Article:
We should note here that this may have been a desperate step by a party hoping to play a ‘populist’ card after an election was sprung upon it (Erdogan had promised that no early election would be called) by a government which had arrested several of its members – including its MP for Istanbul (II) Enis Berberoglu (he was sentenced to 25 years in jail for ‘divulging government secrets’, having been found guilty of sharing photos which appeared to show Turkish officials handing weapons to Syrian rebels, with newspaper journalists. The sentence was later reduced to five years, eight months, and has been commuted because Berberoglu was re-elected in June 2018).

It is also sensible to note that the issue of Syrian refugees in Turkey is far less simple than it may at first appear.

Because Turkey, as set up by Kemal Ataturk, also the founder of the CHP, was designed to be a strongly secular state. Erdogan, who was elected in Istanbul but stripped of the office of mayor and jailed for four months for inciting religious hatred, is widely regarded as the single greatest threat to that status in Turkey’s history.

In this context, the entry of 3.5 million Sunni Muslim Syrian people – and even more, their potential to gain citizenship – is regarded by some CHP supporters as endangering Turkey’s secular status.

Whatever the reason, understandably, CHP’s position alienated it to almost all Syrians in Turkey, and led to most of those who could vote, voting for Erdogan, and many of those who could not joining celebrations on the street when his victory was announced.

It is for this reason that Erdogan – a largely conservative right-winger – is sometimes claimed to be a ‘reformist’, while CHP, for all its ‘liberal’ history, can fairly be regarded as both conservative and nationalist on some issues.

We must note that Imamoglu himself did not promise to remove Syrian people from Turkey or Istanbul, and that he would not be able to remove them from the country even if he wanted to.

However, in the aftermath of Imamoglu’s election as mayor, the hashtag ‘Send Them Home’ began trending on Twitter, and he has claimed that there are one million Syrian refugees in Istanbul (the official government figure is 547,000).

Simultaneously, the election may have affected Erdogan in a way no-one quite predicted: losing him power within AKP itself. Erdogan promised a ‘new AKP’ in the aftermath of his party’s defeat, while some within the party have claimed (with very little evidence) that AKP’s perceived ‘weakness’ regarding Syrian people in Turkey was instrumental in it losing Istanbul (this is one of the grave dangers of nationalism: if one defeats a non-nationalist, it is nationalism which is the reason: if one loses an election in astonishingly poor economic conditions, following a two-year purge, it is lack of nationalism which is to blame).

In response, Erdogan stated at the start of the month that any Syrian deemed to be a criminal by Turkey will be forcibly deported back to Syria, while last week, Interior Minister Suleyman Soylu announced that any refugee who did not return to the Turkish province where they registered in Turkey, could also be forced back to Syria. He later said that ‘all Syrians in Turkey have temporary protected status’ and so ‘would not be deported’, but it is far from clear, in that case, what his previous announcement meant.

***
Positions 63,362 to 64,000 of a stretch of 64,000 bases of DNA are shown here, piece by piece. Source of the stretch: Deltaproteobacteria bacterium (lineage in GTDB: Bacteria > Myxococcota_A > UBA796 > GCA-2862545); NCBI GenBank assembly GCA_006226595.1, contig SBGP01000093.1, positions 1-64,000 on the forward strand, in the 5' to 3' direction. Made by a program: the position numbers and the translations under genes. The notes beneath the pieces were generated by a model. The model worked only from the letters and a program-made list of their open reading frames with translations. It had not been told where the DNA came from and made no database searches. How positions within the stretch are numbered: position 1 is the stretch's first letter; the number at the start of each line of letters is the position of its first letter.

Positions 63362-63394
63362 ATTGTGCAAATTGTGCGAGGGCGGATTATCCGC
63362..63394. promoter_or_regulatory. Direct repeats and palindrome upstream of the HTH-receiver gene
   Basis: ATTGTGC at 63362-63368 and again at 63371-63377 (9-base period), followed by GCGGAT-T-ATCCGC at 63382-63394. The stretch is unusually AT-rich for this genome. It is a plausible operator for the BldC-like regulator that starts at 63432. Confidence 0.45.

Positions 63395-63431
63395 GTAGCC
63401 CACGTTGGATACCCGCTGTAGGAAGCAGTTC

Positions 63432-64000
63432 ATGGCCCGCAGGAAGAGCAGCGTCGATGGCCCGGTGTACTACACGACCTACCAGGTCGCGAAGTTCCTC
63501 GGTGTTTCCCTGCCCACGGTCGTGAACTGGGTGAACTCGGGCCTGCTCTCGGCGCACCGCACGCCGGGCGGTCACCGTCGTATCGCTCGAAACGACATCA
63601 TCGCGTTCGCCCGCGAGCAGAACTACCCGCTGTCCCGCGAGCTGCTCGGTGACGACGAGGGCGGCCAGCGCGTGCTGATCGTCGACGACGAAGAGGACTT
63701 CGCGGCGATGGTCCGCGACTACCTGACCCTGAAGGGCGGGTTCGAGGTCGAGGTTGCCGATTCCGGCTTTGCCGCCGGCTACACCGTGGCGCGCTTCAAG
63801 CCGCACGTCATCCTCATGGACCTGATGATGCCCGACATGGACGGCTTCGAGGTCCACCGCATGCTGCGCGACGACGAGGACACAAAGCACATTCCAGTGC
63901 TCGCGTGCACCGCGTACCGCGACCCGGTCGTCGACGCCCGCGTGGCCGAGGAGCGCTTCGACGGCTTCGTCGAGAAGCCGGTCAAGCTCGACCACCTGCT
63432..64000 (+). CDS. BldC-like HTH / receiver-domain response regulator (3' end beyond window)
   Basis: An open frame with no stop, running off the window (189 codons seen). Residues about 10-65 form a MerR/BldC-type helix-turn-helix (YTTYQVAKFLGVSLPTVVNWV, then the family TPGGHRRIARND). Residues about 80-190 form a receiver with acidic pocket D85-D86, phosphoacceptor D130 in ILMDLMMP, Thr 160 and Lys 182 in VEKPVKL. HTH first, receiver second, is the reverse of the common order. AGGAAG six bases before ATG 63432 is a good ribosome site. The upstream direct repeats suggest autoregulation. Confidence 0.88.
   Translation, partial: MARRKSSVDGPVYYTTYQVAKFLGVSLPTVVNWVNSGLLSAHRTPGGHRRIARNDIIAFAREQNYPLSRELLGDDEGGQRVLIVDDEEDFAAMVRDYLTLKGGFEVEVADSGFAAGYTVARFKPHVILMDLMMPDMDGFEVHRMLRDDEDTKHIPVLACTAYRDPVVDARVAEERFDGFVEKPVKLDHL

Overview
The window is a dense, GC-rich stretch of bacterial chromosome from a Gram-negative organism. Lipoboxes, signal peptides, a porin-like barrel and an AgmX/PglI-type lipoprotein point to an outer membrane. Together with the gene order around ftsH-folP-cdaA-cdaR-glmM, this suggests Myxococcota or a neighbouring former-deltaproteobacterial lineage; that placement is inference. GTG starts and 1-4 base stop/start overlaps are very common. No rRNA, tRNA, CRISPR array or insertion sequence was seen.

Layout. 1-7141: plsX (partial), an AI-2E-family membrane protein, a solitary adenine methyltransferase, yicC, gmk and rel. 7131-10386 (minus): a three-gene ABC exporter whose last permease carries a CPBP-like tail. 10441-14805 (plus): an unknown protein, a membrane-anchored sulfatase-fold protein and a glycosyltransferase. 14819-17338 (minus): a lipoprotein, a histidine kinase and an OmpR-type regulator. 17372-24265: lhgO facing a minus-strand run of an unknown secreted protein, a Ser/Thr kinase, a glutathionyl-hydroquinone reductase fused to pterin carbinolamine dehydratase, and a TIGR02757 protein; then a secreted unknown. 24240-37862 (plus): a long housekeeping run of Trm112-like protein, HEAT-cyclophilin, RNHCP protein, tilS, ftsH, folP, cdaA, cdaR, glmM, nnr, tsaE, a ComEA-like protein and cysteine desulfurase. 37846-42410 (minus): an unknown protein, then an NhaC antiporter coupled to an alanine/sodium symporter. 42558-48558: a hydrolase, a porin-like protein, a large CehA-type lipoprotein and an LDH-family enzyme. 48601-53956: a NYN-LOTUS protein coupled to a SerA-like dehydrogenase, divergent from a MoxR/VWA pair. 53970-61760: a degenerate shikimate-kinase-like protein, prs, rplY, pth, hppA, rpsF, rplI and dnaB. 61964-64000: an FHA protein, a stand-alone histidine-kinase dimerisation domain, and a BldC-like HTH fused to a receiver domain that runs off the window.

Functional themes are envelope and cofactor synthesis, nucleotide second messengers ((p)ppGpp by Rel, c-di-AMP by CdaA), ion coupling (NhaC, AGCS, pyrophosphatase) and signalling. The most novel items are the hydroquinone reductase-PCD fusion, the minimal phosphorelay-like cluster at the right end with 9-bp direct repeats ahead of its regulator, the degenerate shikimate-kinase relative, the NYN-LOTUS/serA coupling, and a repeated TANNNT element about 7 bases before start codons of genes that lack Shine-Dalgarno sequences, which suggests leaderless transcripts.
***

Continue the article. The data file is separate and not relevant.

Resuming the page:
In short – and in summary – the immediate response to the loss of Istanbul by Erdogan was greeted as a positive step by ‘liberals’ across the world (and in Turkey), but for men, women and children who have fled war in Syria, it has so far been extraordinarily negative:;;;

3. Syrian people deported from Lebanon, Turkey

a) Turkey, and the impacts of the ‘race to racism’

The above update may seem a little confusing, containing as it does several different strands of thought, some of which cross over – rather than directly leading from or to – one another.

In summary, what has happened is that because of AKP’s defeat in Istanbul, elements of the party appear to be forcing a far harder line to be taken against Syrian refugees, significantly clamping down on their freedom of movement within Turkey (though for some, this has been the case since before the Istanbul election. Syrians are banned from beaches in Gazipasa and Mudanya, for example: both cities are run by CHP mayors).

One part of this has been the demand by the Interior Ministry that all Syrian people in Istanbul must return within four weeks to the province in which they were registered, or face deportation: though Interior Minister Suleyman Soylu, as noted above later ‘explained’ that no Syrians would be deported to Syria.

This has led to 1,000 Syrians being ‘arrested’ and told they have four weeks to leave the city (they must leave by 20 August): yet another immoral and unjustifiable upheaval men, women and children whose lives have already been turned upside down by war are being forced to face.

At this point it’s probably worth noting that the ‘average Turkish person’ had very little problem whatsoever with Syrian people before roughly two years ago.

There were concerns surrounding the political and religious impact that 3.6m (well over two million more Syrian refugees allowed in by the entire EU, for comparison) Sunni Muslim Syrians might have on Turkey, and some of these were extremely unreasonable. But in general, most Turkish people understood both that Syrian men, women and children were fleeing death at the hands of a vicious dictator and/or vicious terror organisation, and in any case that Turkish and Syrian people had lived side by side for centuries without any problems.